Woman does a hollow hold core stability exercise

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5 Reasons Why Core Stability Is Worth Training

Nope, it’s not the same as core strength.

By Sarah KleinMay 17, 2024


They sound similar, but core stability and core strength are actually two entirely different things. Both are important for optimal workout performance and comfortably and confidently moving through daily activities. But to build core strength (and strength all over the body, in fact) you need to start with core stability.

What Exactly Is Core Stability?

Core stability refers to the ability of the muscles of your trunk—your abdomen and back from your pelvis to your shoulders—to support your spine (and the rest of your body) during activity, according to New York-Presbyterian Hospital

Core stabilization allows for steady balance, healthy posture, and comfortable everyday movements. “I like to think of core stability as the reason why we don't fall over when we're walking,” says Peloton Instructor Emma Lovewell.

Core Stability vs. Core Strength: The Differences

That’s different from strength. “Core strength refers to the ability to hold a position with either body weight or a weighted load,” Emma says. “Core stability is more about maintaining a properly stabilized spinal position by resisting movement.”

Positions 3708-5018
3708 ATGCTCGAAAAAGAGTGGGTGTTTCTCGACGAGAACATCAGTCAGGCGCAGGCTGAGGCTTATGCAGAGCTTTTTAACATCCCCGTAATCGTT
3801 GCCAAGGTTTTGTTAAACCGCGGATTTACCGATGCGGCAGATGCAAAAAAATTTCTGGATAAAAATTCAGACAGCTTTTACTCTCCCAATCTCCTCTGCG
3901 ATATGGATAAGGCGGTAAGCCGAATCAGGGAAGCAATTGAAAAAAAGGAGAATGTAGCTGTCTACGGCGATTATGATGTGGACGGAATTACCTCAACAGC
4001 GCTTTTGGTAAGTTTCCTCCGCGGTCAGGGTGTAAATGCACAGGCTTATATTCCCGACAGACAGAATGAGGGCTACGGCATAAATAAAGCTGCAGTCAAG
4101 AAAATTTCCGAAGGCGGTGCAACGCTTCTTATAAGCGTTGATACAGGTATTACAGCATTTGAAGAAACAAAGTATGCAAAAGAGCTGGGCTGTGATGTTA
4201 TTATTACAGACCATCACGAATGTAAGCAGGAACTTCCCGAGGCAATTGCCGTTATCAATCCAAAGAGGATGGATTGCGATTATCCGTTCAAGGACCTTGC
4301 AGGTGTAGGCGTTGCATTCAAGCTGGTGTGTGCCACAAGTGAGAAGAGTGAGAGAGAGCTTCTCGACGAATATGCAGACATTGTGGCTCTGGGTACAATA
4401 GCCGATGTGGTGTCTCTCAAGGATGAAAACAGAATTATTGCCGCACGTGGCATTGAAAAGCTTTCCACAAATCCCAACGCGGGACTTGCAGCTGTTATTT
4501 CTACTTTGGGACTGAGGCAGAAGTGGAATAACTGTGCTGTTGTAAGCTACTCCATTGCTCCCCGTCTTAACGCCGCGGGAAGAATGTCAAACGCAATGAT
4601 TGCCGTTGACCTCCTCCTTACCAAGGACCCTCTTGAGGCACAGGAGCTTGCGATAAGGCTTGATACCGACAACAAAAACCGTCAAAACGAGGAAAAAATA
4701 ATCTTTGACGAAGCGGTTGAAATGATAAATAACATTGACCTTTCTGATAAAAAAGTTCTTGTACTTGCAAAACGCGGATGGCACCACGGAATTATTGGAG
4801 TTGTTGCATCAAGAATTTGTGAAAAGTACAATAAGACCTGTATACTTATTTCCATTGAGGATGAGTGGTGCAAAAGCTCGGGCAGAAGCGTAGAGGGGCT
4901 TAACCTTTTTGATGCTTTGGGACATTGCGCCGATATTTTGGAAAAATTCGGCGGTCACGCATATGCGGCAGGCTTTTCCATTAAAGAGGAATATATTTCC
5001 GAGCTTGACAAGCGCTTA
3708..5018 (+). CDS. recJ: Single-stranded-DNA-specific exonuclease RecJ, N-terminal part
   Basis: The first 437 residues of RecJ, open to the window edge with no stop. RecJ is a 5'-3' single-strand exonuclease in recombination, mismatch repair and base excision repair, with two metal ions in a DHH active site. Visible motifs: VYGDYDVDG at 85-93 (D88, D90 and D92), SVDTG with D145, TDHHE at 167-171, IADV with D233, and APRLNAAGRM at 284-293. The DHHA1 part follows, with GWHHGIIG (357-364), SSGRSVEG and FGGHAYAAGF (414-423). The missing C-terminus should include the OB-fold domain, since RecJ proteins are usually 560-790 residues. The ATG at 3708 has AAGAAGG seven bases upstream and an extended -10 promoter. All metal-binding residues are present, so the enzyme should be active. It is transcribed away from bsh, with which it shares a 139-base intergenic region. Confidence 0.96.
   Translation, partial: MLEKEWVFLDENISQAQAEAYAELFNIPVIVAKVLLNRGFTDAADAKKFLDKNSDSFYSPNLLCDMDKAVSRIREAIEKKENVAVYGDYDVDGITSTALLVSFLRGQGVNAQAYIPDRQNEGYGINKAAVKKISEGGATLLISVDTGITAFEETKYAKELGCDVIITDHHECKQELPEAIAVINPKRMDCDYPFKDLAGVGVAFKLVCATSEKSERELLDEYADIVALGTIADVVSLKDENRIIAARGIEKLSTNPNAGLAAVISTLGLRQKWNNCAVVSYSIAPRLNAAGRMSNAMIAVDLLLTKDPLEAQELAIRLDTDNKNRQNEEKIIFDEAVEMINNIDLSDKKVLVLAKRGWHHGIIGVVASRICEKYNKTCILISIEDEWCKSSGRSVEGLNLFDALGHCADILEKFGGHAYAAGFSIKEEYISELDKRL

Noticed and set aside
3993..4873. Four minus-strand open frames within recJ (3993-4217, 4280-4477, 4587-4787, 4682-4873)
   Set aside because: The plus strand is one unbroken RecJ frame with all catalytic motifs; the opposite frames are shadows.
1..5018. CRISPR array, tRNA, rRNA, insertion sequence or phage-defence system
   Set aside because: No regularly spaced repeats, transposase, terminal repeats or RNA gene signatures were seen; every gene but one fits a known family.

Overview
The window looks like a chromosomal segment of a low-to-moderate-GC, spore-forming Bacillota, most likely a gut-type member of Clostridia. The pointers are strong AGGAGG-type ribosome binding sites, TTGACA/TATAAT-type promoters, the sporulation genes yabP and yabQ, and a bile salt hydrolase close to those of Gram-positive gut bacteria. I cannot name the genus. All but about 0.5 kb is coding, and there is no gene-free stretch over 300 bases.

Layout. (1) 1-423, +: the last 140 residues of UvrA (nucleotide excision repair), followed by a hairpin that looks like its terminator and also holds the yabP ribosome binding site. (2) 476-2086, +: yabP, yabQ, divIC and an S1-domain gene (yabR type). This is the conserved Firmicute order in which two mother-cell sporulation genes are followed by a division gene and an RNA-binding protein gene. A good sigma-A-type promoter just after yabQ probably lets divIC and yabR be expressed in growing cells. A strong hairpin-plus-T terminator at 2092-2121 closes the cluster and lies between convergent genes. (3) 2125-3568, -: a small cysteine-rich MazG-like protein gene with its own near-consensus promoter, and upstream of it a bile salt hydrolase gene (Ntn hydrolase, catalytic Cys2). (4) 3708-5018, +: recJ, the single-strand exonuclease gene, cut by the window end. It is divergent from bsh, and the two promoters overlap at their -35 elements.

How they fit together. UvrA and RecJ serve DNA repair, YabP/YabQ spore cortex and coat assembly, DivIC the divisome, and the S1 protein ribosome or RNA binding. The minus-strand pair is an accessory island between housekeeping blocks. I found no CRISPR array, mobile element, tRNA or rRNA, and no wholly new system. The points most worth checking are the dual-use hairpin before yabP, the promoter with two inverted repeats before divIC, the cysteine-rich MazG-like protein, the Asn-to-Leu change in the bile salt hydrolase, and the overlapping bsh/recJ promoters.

Here’s another way to think of the differences: Old-school core strengthening exercises like sit-ups and crunches require large ranges of motion in the spine, which could ultimately lead to back pain, according to Nationwide Children’s. Core stability exercises often require you to hold one position, so they’re more static or isometric. They’re often more functional in that they mimic motions you’re more likely to do in everyday life.

Stability affects strength, though: Without a stable base to start from, many athletes struggle to progress in strength workouts, according to the National Academy of Sports Medicine (NASM). Plus, a lack of core stability can lead to pain and mobility issues, which make strength workouts even more challenging (and could even put you at risk of injury).